Charles Pope, the pastor of the Holy Comforter Saint-Cyprian Roman Catholic Church, recently tested positive for the coronavirus, after he advised his congregation not to be afraid of being diagnosed with the deadly disease.
He was admitted to the hospital with a high fever on July 27. A notice was later issued informing people who attended the church’s sermons between July 26 and 27 to quarantine, due to possible exposure.
That same day, Pope spoke via a Catholic radio show, about individuals who’ve chosen not to return to church during the pandemic, as being “lukewarm” Catholics.
“About a third of my people have come home, that’s it,” he said, referring to the people who had come back to attend in-person service. He mentioned that the elderly and others who are vulnerable should not attend.
“I think a good number, at least half of that number who haven’t come, were the lukewarm,” he continued. “We may have lost them forever. Because in effect, we said: ‘Look, your physical health is more important than your spiritual health.’… I think we’ve made a lot of big mistakes.”
In an article on July 18, he said to his readers:
“My take is that fear is a far more serious ailment than COVID-19.”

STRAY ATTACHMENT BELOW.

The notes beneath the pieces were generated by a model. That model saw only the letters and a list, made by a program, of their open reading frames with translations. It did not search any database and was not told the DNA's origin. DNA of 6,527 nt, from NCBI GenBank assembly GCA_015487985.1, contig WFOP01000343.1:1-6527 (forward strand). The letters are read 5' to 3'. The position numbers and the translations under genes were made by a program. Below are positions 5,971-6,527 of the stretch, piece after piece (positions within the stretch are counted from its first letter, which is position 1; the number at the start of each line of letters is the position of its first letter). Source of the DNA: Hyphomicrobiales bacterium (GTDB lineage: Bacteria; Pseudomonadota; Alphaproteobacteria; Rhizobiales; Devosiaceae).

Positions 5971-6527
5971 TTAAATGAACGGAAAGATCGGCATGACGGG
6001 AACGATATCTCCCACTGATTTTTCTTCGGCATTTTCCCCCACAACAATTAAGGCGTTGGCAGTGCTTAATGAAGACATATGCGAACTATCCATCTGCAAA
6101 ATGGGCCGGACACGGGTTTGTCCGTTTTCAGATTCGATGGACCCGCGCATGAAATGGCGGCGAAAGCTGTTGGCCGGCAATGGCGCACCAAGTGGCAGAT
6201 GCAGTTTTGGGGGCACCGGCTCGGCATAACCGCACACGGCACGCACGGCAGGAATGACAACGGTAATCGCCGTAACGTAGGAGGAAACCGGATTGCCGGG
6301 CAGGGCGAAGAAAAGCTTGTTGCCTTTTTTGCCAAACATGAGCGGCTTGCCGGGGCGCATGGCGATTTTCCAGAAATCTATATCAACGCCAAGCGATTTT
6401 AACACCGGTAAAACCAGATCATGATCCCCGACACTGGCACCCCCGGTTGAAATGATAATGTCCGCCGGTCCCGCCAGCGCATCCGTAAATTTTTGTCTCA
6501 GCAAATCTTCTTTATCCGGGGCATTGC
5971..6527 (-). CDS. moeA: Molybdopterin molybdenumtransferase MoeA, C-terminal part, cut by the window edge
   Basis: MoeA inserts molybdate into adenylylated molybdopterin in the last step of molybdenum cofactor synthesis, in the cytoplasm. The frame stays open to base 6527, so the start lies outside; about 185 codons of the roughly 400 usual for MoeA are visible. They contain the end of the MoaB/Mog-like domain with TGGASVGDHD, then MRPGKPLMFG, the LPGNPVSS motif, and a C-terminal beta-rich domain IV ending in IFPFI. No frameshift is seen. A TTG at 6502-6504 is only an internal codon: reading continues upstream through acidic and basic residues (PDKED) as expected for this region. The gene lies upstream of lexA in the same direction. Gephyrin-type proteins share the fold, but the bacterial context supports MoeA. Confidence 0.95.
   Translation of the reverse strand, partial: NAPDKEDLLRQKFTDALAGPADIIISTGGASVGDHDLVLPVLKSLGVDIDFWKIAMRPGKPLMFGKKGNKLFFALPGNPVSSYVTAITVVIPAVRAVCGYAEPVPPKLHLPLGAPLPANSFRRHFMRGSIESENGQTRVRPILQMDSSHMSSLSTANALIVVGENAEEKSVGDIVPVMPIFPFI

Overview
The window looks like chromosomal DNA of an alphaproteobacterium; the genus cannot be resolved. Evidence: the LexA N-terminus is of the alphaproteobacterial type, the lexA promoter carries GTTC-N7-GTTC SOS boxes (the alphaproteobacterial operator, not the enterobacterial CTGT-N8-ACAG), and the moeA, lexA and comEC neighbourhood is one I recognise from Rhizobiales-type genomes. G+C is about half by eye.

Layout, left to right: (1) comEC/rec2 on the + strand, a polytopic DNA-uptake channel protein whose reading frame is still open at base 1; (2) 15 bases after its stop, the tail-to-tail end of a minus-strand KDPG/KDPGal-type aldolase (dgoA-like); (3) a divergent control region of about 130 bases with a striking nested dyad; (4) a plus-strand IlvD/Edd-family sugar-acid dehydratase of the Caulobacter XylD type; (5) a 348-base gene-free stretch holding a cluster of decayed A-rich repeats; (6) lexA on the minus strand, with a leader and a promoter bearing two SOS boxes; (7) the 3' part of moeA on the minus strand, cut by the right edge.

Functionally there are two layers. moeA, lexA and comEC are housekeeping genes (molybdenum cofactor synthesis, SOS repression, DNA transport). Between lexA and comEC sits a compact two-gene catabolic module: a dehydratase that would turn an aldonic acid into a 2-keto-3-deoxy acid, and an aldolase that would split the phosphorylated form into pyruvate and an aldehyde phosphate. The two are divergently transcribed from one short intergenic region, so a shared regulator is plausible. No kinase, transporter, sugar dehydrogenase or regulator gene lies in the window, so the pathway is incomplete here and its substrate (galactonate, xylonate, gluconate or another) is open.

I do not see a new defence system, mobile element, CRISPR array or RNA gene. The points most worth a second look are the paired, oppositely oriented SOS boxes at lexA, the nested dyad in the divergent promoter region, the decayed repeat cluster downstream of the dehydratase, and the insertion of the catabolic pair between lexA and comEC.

In May, Pope wrote another article titled: “Coronavirus, where is thy sting? Why this gripping fear is useless”, calling for a sensible, slow reopening [of the country] as COVID-19 cases began declining.
“The vast majority of people who get the coronavirus will survive. Some will be only mildly symptomatic, some will be severely ill, and yes, some will die. People will also keep dying every day of heart disease, cancer, from strokes, and in automobile accidents.”
Following his positive diagnosis, the church released a statement saying that it had been following quarantine guidelines, including promoting face masks and social distancing, using hand sanitizer, and wiping down the pews after every Mass.
The building is also being deep cleaned this week “as a precaution,” the church statement said.
In an online update, the church stated that Pope has since returned home from the hospital to recover and, along with church seminarians, will be self-isolating.